Monday, March 17, 2008

To Act, or Not to Act: That Is the Question

Like Hamlet, we often face tough decisions without perfect information. In Hamlet’s case, the choice was something like, “My dad was murdered. I think my uncle did it. Now he’s my stepdad. Sigh.” What’s a prince to do? Should he seek revenge? Should he rat out his uncle? Seemingly incapable of making a decision, Hamlet stuck with the default: do nothing and stew.

Maybe Hamlet had the right idea. According to Ofer H. Azar, a lecturer in the School of Management at Ben-Gurion University of the Negev in Israel, inaction may often be a prudent choice in situations where most of us feel compelled to do something.

Mr. Azar studied high-stakes decision-making—not in the boardroom, but on the soccer field, where he collected data on the attempts of professional goalies to block penalty kicks. Regularly faced with huge incentives to block penalty kicks, goalies offer a great proxy for people who routinely make quick, high-pressure decisions. Mr. Azar hoped to see just how rationally people respond to such situations. Surprisingly, he found that goalies facing penalty kicks tended to let their emotions dictate their actions—often leading to detrimental outcomes.

During a penalty kick, the goalie must stand with his heels on the goal line while an opponent kicks the ball from 12 yards away. The goalie cannot move until the opponent has kicked the ball, and there is not enough time for the goalie to watch the shot and react. Thus, goalies must make a choice about where they think the ball will be kicked before the shot is made.

Since the greatest proportion of shots end up near the center of the net, the goalie’s best defense is to stay put. The trouble is, goalies find it very difficult to stay in the middle, simply because it makes them feel they aren’t doing anything. When asked why they jump left or right when it's efficient to stay put, they explain that they would feel worse if they stayed in the middle and the shooter scored than if they had at least jumped one way or the other.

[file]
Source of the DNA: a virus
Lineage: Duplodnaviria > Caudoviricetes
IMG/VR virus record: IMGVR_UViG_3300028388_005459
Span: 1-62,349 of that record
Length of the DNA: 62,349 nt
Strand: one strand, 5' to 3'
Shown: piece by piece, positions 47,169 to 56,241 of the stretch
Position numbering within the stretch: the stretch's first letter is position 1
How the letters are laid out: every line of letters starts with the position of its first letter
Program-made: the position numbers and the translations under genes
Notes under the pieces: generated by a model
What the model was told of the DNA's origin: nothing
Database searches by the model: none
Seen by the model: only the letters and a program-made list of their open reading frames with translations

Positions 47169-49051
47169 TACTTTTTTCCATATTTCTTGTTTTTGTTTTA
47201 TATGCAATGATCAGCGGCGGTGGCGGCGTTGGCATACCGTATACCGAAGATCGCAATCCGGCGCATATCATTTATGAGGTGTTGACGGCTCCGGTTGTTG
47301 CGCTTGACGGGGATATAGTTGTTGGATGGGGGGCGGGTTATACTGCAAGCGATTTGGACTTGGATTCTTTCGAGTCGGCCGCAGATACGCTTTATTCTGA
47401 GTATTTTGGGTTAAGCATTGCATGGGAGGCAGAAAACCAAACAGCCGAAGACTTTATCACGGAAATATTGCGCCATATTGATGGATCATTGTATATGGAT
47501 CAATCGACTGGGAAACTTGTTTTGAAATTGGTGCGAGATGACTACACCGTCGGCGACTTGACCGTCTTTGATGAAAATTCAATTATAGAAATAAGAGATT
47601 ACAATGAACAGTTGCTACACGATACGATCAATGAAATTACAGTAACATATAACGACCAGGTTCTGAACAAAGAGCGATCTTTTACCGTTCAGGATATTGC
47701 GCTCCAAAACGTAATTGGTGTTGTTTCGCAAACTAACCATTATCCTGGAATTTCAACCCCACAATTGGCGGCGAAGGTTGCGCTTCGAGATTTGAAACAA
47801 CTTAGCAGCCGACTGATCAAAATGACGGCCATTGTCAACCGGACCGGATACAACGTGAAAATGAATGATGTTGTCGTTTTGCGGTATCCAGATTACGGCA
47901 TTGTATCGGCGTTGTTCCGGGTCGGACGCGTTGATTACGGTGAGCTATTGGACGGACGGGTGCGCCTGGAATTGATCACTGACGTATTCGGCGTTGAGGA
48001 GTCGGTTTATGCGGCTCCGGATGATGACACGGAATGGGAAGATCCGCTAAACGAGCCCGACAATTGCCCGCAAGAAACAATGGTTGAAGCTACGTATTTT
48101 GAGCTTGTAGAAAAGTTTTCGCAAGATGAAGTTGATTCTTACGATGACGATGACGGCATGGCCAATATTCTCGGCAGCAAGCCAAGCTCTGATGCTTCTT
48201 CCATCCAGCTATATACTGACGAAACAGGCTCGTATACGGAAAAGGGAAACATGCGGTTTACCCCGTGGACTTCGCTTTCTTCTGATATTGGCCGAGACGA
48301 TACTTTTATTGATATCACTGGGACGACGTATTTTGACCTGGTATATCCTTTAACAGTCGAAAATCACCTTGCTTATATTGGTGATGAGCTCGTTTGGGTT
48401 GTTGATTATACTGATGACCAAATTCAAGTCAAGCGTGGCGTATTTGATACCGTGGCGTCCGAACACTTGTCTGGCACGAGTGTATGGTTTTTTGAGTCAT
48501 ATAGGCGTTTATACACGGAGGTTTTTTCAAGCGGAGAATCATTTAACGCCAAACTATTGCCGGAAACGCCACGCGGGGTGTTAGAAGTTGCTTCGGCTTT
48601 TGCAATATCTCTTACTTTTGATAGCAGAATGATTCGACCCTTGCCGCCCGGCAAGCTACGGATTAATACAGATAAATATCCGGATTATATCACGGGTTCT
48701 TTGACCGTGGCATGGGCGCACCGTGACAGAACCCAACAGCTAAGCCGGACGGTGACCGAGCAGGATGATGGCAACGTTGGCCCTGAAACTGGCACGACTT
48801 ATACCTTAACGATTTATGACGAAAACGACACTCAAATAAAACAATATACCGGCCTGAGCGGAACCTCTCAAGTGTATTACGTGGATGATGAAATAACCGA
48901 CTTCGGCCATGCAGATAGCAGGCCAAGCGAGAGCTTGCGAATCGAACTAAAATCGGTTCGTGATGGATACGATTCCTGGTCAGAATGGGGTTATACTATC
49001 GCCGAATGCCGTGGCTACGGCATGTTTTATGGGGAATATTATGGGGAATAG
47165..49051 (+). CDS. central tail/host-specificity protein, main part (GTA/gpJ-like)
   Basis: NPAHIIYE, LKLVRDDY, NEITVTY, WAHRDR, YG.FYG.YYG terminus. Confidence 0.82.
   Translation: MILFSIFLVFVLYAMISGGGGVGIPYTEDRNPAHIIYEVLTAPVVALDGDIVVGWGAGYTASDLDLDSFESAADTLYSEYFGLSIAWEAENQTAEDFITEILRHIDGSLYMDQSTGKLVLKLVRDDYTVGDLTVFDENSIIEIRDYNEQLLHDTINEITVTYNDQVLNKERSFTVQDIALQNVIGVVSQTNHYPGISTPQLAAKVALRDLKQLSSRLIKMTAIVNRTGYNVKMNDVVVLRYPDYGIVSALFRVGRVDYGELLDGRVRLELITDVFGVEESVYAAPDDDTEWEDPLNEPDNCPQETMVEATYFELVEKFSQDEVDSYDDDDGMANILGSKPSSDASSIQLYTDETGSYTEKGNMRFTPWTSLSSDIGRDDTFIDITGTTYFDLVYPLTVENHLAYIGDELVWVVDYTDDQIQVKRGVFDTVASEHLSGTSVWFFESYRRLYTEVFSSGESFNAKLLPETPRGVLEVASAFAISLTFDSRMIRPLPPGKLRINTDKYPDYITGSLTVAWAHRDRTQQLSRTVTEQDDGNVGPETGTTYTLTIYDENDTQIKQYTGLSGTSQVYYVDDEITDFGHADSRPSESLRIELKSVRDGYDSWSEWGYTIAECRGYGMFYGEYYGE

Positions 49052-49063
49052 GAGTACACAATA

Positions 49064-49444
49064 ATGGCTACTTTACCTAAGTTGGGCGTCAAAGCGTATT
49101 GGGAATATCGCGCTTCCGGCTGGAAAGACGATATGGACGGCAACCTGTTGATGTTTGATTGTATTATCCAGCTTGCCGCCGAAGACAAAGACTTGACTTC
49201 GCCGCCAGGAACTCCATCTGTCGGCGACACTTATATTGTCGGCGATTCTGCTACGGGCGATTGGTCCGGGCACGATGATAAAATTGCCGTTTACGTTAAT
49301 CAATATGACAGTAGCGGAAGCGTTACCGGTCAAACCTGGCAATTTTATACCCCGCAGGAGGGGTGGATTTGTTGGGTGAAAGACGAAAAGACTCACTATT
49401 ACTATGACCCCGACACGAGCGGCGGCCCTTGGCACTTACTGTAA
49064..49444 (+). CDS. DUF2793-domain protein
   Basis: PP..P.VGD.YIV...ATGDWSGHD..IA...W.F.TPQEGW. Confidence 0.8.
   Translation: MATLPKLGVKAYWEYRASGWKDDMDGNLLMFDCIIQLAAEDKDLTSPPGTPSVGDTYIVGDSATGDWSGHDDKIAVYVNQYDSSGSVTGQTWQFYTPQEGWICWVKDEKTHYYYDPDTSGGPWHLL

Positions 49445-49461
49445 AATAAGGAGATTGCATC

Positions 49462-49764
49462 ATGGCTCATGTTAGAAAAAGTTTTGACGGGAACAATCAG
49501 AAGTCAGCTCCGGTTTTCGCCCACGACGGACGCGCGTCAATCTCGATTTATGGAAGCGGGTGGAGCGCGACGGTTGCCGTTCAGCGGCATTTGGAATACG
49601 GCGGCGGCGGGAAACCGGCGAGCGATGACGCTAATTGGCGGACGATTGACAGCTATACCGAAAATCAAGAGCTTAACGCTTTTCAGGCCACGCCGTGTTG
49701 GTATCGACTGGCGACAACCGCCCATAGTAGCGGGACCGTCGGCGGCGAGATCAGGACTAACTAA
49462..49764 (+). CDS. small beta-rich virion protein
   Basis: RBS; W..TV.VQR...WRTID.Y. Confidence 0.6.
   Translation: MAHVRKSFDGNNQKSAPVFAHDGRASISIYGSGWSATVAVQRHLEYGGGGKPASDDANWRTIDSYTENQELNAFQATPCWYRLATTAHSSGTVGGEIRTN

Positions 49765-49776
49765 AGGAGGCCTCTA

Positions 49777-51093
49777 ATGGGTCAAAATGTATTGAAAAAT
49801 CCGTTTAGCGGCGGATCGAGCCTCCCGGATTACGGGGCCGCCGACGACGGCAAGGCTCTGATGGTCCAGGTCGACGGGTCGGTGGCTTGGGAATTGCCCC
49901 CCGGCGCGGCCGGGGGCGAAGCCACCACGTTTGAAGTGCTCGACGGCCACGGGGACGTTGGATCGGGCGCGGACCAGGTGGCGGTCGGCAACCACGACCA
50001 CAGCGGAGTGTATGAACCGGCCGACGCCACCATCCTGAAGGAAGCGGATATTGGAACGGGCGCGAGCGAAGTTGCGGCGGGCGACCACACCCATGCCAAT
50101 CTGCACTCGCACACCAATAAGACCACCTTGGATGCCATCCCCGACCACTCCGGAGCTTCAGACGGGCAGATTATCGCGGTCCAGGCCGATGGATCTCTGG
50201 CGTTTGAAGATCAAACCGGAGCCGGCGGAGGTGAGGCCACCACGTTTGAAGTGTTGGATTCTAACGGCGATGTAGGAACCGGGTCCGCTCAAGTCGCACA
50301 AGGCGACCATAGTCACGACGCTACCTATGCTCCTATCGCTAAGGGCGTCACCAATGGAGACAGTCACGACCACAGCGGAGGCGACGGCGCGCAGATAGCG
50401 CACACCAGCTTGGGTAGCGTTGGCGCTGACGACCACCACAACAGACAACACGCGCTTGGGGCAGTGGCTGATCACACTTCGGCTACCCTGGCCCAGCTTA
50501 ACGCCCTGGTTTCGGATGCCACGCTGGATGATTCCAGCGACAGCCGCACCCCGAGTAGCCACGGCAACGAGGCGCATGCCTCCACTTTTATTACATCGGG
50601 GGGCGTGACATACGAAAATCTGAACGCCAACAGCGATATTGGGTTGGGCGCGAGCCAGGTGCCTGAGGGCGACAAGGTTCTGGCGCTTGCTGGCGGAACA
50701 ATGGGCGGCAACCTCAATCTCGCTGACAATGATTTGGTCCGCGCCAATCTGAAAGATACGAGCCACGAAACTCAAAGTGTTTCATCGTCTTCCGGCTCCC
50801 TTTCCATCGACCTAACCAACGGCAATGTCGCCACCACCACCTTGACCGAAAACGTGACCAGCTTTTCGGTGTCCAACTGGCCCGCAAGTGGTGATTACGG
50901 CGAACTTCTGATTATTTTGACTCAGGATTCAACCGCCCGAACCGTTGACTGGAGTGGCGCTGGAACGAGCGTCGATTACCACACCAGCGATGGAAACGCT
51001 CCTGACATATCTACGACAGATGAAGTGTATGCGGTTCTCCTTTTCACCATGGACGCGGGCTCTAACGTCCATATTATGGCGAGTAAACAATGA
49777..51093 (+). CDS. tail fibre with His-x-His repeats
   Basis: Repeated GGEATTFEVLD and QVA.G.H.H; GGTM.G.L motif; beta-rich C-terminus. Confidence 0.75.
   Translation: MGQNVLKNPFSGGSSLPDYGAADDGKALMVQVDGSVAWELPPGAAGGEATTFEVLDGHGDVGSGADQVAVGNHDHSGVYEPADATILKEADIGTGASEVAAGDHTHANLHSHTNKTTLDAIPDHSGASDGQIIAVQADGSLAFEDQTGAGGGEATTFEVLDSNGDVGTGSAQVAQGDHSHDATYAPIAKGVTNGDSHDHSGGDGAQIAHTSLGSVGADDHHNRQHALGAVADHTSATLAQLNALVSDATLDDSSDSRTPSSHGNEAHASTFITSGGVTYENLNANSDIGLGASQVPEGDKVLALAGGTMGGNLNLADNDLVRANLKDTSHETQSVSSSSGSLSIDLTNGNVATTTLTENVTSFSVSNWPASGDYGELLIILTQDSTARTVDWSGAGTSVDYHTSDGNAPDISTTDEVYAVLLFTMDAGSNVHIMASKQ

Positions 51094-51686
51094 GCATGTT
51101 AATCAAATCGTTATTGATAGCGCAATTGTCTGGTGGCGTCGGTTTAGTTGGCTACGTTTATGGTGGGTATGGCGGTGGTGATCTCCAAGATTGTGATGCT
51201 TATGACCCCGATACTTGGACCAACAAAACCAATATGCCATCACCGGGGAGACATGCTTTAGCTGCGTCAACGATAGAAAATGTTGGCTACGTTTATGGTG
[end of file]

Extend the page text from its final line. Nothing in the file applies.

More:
We are not all professional soccer goalies. But we may feel the compulsion to act under pressure. Even if inaction is more efficient, we may take action just so we feel good about doing something. Emotion can play a large part in our decisions, especially high-stakes decisions. Economists may need to reassess the degree to which emotions can influence decision-making. In the same article, Stanford economist Paul Romer says, “How people feel about various kinds of activities means a lot about what they decide to do. In many situations, [economists] just look at the narrow monetary payoffs and forget about the effects of preference or feelings.” To learn more about the blend of emotion and calculation that goes into our decisions, read this article from the New York Times and think about the questions below.

Discussion Questions

1. Apply this logic to high-stakes business decisions made by major corporations. When times are tough, do companies tend to want to do something rather than ride out the storm? Is that always the right decision?

2. What about playing the stock market? How much do emotions play a part in the decisions we make?